i do: negotiating nonsense narratives
Let’s be clear that this ”100% commitment thing” is not characteristically me. I’m a full-body-in but one-toe-out-the-door kinda gal. I have historically found ways to feel better than, or more deserving than; I’ve been the type to peek over the hedges for greener grass and find fault in others in order to permit myself quick exit strategies. Lately, this has all changed. If you know me well (or troll the social media realms), you know what I'm talking about.
Right now I’m knowingly leaning in to commitment…more than that: leaning in to unconditional commitment. I’m making a personal (and maybe quite public) statement that, yes, I will show up in my best self to strive for my own potential and my relationship’s potential. That I will fight for our mutual happiness. That I will choose to be the best human (and wife!) each and every day (cue the “for better or for worse…in sickness and health…” bit…ehhmm lame, I know). I’m saying yes to not only the lovely moments of love and laughter and memory-making but also yes to inevitable arguing, hurt feelings, and sacrifice. Stepping into (what I’ve now termed) “commitment discomfort” is big growth! But it wasn't easy--and this is where the story gets a bit juicier (and more relevant to meditation and silencing the mind...if you were wondering where this was all going...).
Choosing to propose was exciting and terrifying--especially because I was planning it for three months and all our friends and family knew. When people I’d share these sentiments with would question the fear, I had no explanation for it. I knew it had nothing to do with my now-fiancé personally, or our relationship, or the prospect of staying with the same person for the rest of my life, but for weeks I was stumped as to why this nagging heaviness was on my heart. It wasn’t until a specific yoga class a few days before the planned proposal that I actually got some clarity. It's amazing what quieting the mind and engaging in mindful movement can do!
It may have been during the class’ second warrior sequence, but I’m pretty sure I was frozen in child’s pose while everyone was humbly bowing. I was curled up with all the feels bubbling to the surface when the realization hit me: my fear had nothing to do with the act of getting engaged or being married. It actually had everything to do with letting go. In an instant, I recognized that committing to someone for the rest of my life would mean that two major stories I have told myself—ones that I have used as crutches time and time again—would suddenly become null and void. They would be rendered both logically and emotionally of no use and would have no credibility or verifiability anymore.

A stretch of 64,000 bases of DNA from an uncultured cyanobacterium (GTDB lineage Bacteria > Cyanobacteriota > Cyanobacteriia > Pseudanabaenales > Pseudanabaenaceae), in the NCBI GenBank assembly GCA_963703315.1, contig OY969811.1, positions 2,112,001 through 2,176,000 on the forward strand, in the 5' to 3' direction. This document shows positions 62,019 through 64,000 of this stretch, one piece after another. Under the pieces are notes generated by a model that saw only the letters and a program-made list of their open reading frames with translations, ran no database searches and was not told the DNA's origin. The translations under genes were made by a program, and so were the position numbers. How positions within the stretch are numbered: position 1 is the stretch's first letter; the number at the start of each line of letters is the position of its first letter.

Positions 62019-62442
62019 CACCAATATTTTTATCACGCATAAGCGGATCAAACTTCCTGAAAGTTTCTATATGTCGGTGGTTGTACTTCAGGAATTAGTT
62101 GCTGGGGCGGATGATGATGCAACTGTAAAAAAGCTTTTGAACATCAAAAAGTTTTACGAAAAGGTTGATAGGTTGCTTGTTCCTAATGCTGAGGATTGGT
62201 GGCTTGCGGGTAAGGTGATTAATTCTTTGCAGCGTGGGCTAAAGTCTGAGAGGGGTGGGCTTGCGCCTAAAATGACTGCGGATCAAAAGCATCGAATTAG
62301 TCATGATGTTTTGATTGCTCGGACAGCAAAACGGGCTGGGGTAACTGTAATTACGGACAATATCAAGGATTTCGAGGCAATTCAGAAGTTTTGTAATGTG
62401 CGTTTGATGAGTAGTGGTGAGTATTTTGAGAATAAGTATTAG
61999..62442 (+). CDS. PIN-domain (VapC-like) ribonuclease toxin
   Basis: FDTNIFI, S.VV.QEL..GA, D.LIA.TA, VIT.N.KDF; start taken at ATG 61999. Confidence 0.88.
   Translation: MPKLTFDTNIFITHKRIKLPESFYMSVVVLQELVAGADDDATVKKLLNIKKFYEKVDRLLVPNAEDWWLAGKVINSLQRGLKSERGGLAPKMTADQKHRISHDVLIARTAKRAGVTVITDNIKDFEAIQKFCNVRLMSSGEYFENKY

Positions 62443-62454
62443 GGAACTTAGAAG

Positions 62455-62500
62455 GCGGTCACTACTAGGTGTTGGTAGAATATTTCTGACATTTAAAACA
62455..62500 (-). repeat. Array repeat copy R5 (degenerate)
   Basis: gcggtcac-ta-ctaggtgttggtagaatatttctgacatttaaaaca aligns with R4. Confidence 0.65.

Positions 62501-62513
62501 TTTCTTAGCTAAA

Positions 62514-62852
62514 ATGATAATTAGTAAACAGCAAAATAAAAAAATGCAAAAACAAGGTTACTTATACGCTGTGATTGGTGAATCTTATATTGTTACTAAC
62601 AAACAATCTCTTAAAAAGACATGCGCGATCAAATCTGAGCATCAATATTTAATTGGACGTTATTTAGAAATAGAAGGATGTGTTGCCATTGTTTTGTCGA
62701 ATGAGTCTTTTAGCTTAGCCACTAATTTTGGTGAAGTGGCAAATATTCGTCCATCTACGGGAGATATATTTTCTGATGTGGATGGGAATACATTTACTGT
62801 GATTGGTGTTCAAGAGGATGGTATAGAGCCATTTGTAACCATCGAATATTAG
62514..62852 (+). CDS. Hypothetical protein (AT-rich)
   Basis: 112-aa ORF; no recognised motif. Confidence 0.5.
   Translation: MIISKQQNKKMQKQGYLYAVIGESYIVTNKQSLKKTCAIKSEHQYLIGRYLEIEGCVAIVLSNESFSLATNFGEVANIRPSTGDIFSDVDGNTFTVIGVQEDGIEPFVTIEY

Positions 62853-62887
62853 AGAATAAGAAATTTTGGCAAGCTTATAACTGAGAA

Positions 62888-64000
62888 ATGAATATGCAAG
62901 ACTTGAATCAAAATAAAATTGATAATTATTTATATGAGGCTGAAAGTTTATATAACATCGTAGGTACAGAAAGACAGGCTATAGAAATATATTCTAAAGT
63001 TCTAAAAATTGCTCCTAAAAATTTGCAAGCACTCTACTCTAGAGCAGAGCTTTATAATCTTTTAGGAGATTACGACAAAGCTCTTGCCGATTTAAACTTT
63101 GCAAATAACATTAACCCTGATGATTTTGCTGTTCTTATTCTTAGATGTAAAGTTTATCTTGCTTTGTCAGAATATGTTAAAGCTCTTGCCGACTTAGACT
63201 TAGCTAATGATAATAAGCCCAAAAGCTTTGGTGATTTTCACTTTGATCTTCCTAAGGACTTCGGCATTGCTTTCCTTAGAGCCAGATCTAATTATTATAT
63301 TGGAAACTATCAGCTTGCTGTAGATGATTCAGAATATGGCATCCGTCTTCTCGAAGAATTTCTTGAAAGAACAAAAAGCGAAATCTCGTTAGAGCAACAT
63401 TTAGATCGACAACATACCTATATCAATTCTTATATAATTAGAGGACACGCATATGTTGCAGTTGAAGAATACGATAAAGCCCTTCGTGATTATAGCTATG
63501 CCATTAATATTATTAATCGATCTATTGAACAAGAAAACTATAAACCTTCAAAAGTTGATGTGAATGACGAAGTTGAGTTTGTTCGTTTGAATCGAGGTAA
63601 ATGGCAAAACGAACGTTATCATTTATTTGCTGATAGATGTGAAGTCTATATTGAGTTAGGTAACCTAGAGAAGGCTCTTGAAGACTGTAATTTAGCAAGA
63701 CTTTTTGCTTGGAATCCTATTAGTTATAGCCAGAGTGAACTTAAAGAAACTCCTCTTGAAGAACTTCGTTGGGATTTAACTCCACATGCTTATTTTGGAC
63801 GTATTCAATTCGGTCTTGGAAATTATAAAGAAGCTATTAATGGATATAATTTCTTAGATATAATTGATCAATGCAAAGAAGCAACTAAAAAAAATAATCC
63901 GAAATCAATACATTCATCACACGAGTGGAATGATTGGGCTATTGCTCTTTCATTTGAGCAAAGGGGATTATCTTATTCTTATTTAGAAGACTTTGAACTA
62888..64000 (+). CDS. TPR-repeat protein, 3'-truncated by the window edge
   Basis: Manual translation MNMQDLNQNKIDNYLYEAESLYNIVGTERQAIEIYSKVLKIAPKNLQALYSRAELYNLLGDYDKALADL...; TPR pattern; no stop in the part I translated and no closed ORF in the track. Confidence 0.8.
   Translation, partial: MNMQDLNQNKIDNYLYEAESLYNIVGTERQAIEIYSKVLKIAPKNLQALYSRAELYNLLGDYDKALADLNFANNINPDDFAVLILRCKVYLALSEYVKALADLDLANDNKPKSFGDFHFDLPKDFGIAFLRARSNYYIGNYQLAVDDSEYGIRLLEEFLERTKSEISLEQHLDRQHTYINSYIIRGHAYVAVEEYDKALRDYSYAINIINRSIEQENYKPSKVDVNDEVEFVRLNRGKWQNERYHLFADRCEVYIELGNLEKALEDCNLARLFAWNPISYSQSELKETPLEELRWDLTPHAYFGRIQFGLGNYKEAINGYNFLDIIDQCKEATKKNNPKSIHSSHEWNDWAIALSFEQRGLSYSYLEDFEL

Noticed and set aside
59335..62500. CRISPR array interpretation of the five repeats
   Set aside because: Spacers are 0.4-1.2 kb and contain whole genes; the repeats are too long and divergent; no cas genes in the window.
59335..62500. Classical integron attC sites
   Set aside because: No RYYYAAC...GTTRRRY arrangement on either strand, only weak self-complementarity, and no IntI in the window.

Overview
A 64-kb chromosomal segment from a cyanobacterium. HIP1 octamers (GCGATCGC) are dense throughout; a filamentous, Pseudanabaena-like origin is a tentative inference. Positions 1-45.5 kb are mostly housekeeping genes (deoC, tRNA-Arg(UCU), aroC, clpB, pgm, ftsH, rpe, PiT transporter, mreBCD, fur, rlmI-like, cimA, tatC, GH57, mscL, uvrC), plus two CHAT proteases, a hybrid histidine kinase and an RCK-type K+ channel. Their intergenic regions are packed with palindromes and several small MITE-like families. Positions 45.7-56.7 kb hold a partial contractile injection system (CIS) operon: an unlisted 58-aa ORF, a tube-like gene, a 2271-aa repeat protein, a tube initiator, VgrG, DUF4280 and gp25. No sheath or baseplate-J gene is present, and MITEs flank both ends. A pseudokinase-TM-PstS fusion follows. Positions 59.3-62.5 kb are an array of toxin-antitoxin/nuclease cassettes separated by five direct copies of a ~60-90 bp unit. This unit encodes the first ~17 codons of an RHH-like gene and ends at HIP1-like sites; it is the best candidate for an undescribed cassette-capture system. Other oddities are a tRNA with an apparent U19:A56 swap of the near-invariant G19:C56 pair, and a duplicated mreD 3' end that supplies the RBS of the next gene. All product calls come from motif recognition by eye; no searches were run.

I could no longer trick myself into believing that I am unwanted and unlovable.
Because how could you believe such nonsense narratives when someone agrees to spend her life with you, promising to commit and love without dealbreakers? To agree to make and share a home—to build a family? In the blink of an eye (or one vinyasa in Nat's class), the negative stories that had governed friendships, relationships, my own self-love (FOR YEARS!) were gone. Vanished like the mascara on my face as I released what I call “big stuff” (eh-hmmm a pool of Niagara Falls) onto my favourite yellow yoga mat. In a matter of minutes, the heaviness lifted. And in this moment of lightness and peace, I whispered (note to all: don't put your mat next to the weeping and whispering blonde in the corner) to myself:
I am—and always have been—wanted and loved.
It was over. The story (one no one should EVER tell themselves) was over. And not just because someone else loved me and wanted me, but because I realized I loved and wanted myself all along...and that that's what matters most: to accept oneself without conditions or judgment.
Most days I wake up and don’t know how this amazing, balanced life happened, but I sure am grateful. I never thought there’d be a soul who could love as much or as hard as I do; who could ground my spastic (but oh so cute right?!), dreamy spirit; or who could offer unconditional presence. At some point, we have to just let go and welcome whatever it is the universe has to offer. And if you can find someone who supports your dream—who is on board for crazy 2am adventures, renovating a century old home, and creating a partnership that is equal parts cheerleader and challenger, then you gotta dive in. For others, it might be the worry of commitment or, for me, the fear of letting go of my own stories , but regardless such nonsense shouldn’t be a deterrent.
My closing thought is this: if there is something you are holding yourself back from (commitment to yourself or to another human or even to a way of living), check yourself and really look to see if you can release a hold. Is there a story you are telling that is simply not true? Try sitting quietly and let those thoughts arise; having a judgment-free conversation (aloud like me?!) can make a difference. Above all else, loosen the grip and soften into the possibility of these stories being a marvellous gift--one that can create opportunities and abundance you never thought possible. You’ll never know until you give it a go. #engagedaf
jazzy, my love: thank you for ending a story and starting a new, more beautiful one.